ICO reports composite indicator lowest since 2006

In March 2019, the ICO composite indicator fell by 3.1% to 97.50 US cents/lb, which is the lowest monthly average since October 2006 when the price was 95.53 US cents/lb.

Prices for all group indicators fell in March 2019, with Brazilian Naturals registering a decrease of 4.2% to 95.81 US cents/lb, the largest among the four group indicators and the lowest price for this group since July 2006. In other group indicators, Colombian Milds declined by 2.1% to 125.23 US cents/lb while Other Milds fell by 3.6% to 123.89 US cents/lb. Prices for Robusta fell by 2.1% to 76.96 US cents/lb. The monthly average of the ICO composite indicator fell by 3.1% to 97.50 US cents/lb in March 2019, the lowest monthly average since October 2006 when the price was 95.53 US cents/lb.

Shipments in the first five months of coffee year 2018/19 increased by 6.2% to 52.27 million bags, reflecting the ample supply of coffee on the international market. Shipments of Brazilian Naturals rose by 20.4% to 18.65 million bags, and Colombian Milds grew by 7.7% to 6.63 million bags.

World production in coffee year 2018/19 is estimated at 168.05 million bags while consumption is estimated at 164.99 million bags, creating a surplus of 3.06 million bags. This follows a surplus of 4.16 million bags in coffee year 2017/18.

Prospects of a large off-year crop from Brazil for crop year 2019/20 and increased exports in each month of 2018/19 compared to the previous year are contributing to the sustained low prices this coffee year.

In February 2019, world coffee exports amounted to 10.16 million bags, 3.2% higher than in February 2018. Increased shipments of Brazilian Naturals and Colombian Milds offset declines in Other Milds and Robusta. Compared to February 2018, exports of Brazilian Naturals grew by 27.7% to 3.46million bags, and exports of Colombian Milds rose by 12.4% to 1.39 million bags in February 2019. In contrast, shipments of Robusta fell by 4.9% to 3.21 million bags, and Other Milds decreased by 16.8% to 2.11 million bags.

In the first five months of 2018/19, total exports grew by 6.2% to 52.27 million bags. Exports of all types, except for Other Milds, increased compared to the first five months of 2017/18. Shipments of Brazilian Naturals rose by 20.4% to 18.65 million bags, and Colombian Milds grew by 7.7% to 6.63 million bags. Robusta exports in coffee year 2018/19 rose by 2.5% to 17.93 million bags. However, shipments of Other Milds fell by 10.1% to 9.05 million bags.

World production in coffee year 2018/19 is estimated at 168.05 million bags compared to 165.54million bags in 2017/18. The largest growth occurred in South America, where output increased by 4.4% to 80.42 million bags. Brazil’s 2018/19 crop year production has been revised upwards to 62.5 million bags since last month’s report. This in turn has caused global production to increase in both coffee year 2017/18 and 2018/19.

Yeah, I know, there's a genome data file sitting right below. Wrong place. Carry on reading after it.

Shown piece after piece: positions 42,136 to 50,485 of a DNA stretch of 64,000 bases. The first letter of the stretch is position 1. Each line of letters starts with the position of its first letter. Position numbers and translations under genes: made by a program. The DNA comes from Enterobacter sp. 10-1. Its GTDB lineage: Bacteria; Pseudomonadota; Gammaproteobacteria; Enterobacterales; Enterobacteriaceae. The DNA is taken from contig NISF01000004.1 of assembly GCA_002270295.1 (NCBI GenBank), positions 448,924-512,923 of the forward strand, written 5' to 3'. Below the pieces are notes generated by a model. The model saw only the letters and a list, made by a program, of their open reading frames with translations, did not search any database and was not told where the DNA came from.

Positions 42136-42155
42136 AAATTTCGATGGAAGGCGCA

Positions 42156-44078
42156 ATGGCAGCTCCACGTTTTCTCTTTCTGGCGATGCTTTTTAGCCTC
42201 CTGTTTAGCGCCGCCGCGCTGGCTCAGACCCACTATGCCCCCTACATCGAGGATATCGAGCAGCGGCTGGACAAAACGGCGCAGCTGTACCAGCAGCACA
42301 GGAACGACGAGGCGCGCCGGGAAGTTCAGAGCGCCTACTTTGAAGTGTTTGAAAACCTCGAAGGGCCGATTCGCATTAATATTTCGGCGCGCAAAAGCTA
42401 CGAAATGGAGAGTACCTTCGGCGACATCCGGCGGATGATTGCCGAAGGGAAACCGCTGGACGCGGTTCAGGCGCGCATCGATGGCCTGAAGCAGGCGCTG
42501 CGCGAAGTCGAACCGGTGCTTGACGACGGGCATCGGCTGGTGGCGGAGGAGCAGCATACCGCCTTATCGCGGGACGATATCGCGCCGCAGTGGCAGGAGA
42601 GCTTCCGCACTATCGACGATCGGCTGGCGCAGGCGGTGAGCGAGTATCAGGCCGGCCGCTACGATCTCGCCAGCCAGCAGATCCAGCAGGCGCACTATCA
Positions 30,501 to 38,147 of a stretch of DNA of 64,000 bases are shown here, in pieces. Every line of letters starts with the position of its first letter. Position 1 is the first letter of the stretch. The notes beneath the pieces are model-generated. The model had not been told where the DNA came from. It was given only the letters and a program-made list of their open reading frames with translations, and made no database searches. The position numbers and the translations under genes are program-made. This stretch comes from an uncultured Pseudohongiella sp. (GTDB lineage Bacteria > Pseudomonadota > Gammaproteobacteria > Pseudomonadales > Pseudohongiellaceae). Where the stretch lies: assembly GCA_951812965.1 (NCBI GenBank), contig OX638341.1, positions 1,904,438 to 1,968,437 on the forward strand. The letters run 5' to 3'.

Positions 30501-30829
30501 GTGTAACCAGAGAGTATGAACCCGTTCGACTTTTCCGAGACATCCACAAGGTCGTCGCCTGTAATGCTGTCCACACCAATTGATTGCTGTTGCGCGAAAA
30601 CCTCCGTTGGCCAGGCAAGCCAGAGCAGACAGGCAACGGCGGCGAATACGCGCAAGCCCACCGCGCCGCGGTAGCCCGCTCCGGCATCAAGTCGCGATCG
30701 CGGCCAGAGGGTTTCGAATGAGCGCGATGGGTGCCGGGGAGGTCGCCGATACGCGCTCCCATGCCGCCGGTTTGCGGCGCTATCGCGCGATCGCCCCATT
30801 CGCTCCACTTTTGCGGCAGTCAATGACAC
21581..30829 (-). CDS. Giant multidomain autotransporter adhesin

Brazil’s exports in the first five months of the coffee year are 29.7% higher than one year ago, reaching 18.32 million bags. Shipments from Brazil have been supported by the weakness of the Brazilian real against the US dollar in the past few months. Colombia’s production is estimated to rise by 2.7% to 14.2 million bags in coffee year 2018/19. In February 2019, it exported 1.26 million bags of coffee, and its shipments in October 2018 to February 2019, grew by 6.1% to 6.01 million bags. Africa is estimated to harvest 17.74 million bags in 2018/19, an increase of 1.4% over 2017/18. This is reflected in the growth of their shipments in the first five months of coffee year 2018/19, which more than doubled to 617,241 bags compared to last year when they reached 243,155 bags. Production in Central America & Mexico is estimated to decline by 0.5% to 21.72 million bags, while in Asia & Oceania output is estimated to decrease by 2% to 48.18 million bags.

World consumption in coffee year 2018/19 is estimated at 164.99 million bags compared to 161.38million bags in 2017/18. The largest growth occurred in Asia & Oceania where consumption increased by 4.4% to 36.9 million bags. Demand in Africa is estimated to rise by 2.5% to 11.17 million bags, and in North America by 2.2% to 30.61 million bags. Europe’s consumption is estimated to increase by 1.5% to 53.82 million bags, and South America’s consumption is estimated 1% higher at 27.24 million bags. However, demand in Central America & Mexico is expected to slow, with an increase of 0.2% to 5.27 million bags.

In coffee year 2018/19, production is estimated to surpass consumption by 3.06 million bags, which is the second year of surplus. In 2017/18, there was a surplus of 4.16 million bags, following a deficit of 366,000 bags in coffee year 2016/17. This overhang of supply has greatly contributed to current low prices.

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